South Korea has announced its first death from primary amebic meningoencephalitis (PAM), a devastating infection caused by the brain-eating amoeba.
The brain-eating amoeba Source: Wikipedia
there South Korea announced the first death on the state soil of a Patiently hit byinfection from brain-eating amoeba. The dramatic case involving a person returning from Thailand after a four-month trip was reported by Dr. Ji Young-mi confirmed in a press release from the Korean Centers for Disease Control and Prevention. Although the microorganism responsible for the infection – the protist Naegleria fowleri – is present in the freshwater from all over the world, the cases of brain-eating amoeba making international headlines come primarily from the United States, which has seen an increase in infections in recent years, particularly in places where they previously went undetected, such as Iowa and Nebraska. Generally, about ten are registered in the US each year.
The protist Naegleria fowleri is commonly known as the brain-eating amoeba because it catches it after infection attacks the central nervous systemprovoked swelling, inflammation and tissue destruction, as specified in the authoritative MSD Healthcare Professional Handbooks. The microorganism lives mainly in freshwater and slow-flowing water bodies lakes and pondswhere it can withstand temperatures in excess of 45°C. It normally lives on the seabed, but when the water offers stressful conditions, it can take shape two-flashed who can swim freely, who is responsible for the infections. When swimming, indeed, the amoeba can get in the nose and infect the olfactory mucosa; from here it goes uphill, driven by the higher temperatures olfactory nerve until the attack on the Brainwhere it unleashes them primary amoebic meningoencephalitis (WFP extension) or Naegleriasisa very serious infection. It is deadly indeed 97 percent of cases.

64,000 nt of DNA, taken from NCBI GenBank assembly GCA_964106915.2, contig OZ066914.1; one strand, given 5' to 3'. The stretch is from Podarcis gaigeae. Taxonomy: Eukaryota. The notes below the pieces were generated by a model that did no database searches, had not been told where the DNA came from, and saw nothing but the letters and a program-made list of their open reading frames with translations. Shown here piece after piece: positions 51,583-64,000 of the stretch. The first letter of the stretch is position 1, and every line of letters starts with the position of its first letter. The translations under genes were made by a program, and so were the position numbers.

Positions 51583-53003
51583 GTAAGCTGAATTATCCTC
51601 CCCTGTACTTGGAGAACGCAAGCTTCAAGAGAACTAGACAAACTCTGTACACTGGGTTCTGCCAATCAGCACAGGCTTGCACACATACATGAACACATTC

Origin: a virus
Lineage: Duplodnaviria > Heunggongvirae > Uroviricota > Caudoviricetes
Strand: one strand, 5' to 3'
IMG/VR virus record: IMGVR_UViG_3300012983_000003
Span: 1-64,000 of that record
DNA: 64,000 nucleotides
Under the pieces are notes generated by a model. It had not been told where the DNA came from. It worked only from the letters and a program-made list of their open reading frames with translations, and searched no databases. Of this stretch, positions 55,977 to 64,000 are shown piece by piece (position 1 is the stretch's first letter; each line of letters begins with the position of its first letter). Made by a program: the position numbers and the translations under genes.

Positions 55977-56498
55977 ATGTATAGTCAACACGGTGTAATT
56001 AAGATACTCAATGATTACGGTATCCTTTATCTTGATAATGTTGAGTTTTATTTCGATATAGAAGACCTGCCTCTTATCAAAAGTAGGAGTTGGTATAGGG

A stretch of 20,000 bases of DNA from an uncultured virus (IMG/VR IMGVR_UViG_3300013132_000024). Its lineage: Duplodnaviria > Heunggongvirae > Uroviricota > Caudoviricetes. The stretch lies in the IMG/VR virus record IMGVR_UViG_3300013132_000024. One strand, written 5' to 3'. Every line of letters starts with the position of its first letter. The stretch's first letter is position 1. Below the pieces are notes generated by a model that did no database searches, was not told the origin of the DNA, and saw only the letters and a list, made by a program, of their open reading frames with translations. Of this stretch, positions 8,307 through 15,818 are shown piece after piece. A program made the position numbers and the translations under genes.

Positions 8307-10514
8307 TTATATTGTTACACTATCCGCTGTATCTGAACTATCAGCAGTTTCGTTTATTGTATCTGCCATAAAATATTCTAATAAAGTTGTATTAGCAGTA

As reported by the Korea Centers for Disease Control and Prevention, the patient returned from Thailand presented to the emergency room with symptoms of a meningitiswith temperature, headache, He choked, neck stiffness and loss of the ability to speak. His biological samples were subjected to laboratory tests to detect the pathogen and to make it responsible for three types of protozoa from genetic tests (18S rRNA). amoebic encephalitis, a 99.6 percent match with Naegleria fowleri was found. Unfortunately, the patient passed away on December 21st. The age was not disclosed, but the victims are usually children. One of the most recent cases involved a 14-year-old from Port Charlotte, Fla., who was taken to Golisano Children’s Hospital.
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The Korean body states that “to prevent infection with Fowler’s free amoeba, special caution should be exercised when traveling to areas where it has been reported, avoiding swimming and recreational activities, and using clean water.” To reduce risk, the North Carolina Department of Health and Human Services (NCDHHS) recommends not disturbing the bottom substrate when bathing, not diving when the water is too hot, Don’t dip your head and protect your nose by keeping it closed.